Photo Courtesy of Dr. Ron Von Burg/WF Communication Department 
The Great Teachers class with the 3 Great Teachers at Wait Chapel
Photo Courtesy of Dr. Ron Von Burg/WF Communication Department The Great Teachers class with the 3 Great Teachers at Wait Chapel

Communication Conference Brings Student Scholars

This year marked 35 years of the biennial Wake Forest Universtiy Argumentation Conference, which elicits scholars, students and other individuals that have a genuine interest in the progress of communication and scholarship in argumentation. On Friday, April 6, scholars in the field of communication traveled to the Wake Forest campus from around the world to present their research while engaging their audiences.

Not only was the three-day event filled with panels of academics, it also included workshops led by world-renowned argumentation scholars such as Thomas Goodnight, David Hingstman and Franz van Eemeren.

In addition, there were various opportunities for all attendees to engage in social interaction with people of similar intellectual interest. The conference also included a banquet and several receptions to foster community and conversation.

Students in the “Great Teachers” course taught by Dr. Alessandra Von Burg played a large role in planning and organizing the conference, along with hosting the three “Great Teachers.”

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Over the course of this semester, the students studied the works of Dr. Takeshi Suzuki, Dr. Sara Rubinelli and Dr. Gordon Mitchell and later hosted the three keynote speakers for the event.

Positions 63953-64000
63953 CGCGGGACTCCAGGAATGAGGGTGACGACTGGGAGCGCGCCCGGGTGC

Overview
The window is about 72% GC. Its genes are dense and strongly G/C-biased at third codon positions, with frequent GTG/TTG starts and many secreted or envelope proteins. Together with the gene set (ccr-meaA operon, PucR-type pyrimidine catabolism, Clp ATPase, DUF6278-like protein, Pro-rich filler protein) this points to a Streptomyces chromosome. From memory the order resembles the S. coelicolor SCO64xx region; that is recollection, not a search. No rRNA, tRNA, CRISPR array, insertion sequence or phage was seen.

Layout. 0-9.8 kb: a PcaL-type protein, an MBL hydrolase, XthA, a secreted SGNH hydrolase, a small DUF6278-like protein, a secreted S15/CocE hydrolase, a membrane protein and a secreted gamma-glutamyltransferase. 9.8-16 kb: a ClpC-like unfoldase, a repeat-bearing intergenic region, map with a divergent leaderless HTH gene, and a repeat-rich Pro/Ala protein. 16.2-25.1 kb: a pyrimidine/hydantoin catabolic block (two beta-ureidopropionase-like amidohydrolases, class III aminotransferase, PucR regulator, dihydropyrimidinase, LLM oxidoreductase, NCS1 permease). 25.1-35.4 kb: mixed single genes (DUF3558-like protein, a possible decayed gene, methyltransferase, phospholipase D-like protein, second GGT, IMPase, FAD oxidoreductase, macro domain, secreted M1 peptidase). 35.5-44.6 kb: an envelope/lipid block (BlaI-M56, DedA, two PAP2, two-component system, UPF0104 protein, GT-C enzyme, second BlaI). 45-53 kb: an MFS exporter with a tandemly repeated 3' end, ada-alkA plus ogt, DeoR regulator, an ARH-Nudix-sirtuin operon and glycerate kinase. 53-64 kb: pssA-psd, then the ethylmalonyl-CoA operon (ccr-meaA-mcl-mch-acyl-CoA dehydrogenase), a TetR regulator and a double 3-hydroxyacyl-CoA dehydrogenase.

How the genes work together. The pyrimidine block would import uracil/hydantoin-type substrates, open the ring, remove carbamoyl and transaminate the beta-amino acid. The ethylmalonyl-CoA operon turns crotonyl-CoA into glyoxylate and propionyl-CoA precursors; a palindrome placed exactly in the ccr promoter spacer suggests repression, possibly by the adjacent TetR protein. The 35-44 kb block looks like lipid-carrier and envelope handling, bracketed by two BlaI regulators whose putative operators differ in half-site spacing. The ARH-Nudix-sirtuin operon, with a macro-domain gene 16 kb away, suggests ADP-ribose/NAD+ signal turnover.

The keynote speakers all spoke on research in their areas of expertise. Suzuki offered his research on “Arguments as Potential” and Rubinelli discussed “Argumentation in Online Healthcare Communication.”

After presenting on “The Hippocratic Turn in Digital Design,” Mitchell, a Wake Forest alum, expressed enthusiasm about being back at his alma mater for the event. Additionally, he was adamant in stressing the importance of the Argumentation Conference.

“I think this is a very important conference,” Mitchell said. “Partly because we have to figure out ways to actively involve undergraduate students in the research enterprise. Initiatives like this link together undergraduates with scholars in a way that introduces the students to the process of research, which is very important.”

Mitchell is a personal witness of the great amount of growth in Wake Forest Debate, communication and in the conference.

“This is reminding people that argumentation has a scholarly interface,” Mitchell said. “It has relevance and sophisticated rigorous analysis of argumentative artifacts.”

Many Wake Forest students, faculty and alumni participated as panelists and presenters. Communication faculty members Dr. Jarrod Atchison and Dr. Michael Hazen spoke on panels to represent Wake Forest. Undergraduates Varun Reddy (’19), Char Van Schenck (‘19) and Kate Shapiro (’19) along with graduate students Pablo Gannon (’19) and Chloe Pearson (’19), all served on panels among distinguished scholars in communication.

Dr. Mitchell provided advice for students pursuing higher education in communication and otherwise. “Networking is possible and really rewarding,” Mitchell said. “You’re able to reach out to scholars in other parts of the world, make contact and suggest collaboration, and share your interests that can really yield a kind of connection that can make academic study more sustainable, more enriching and more valuable.”

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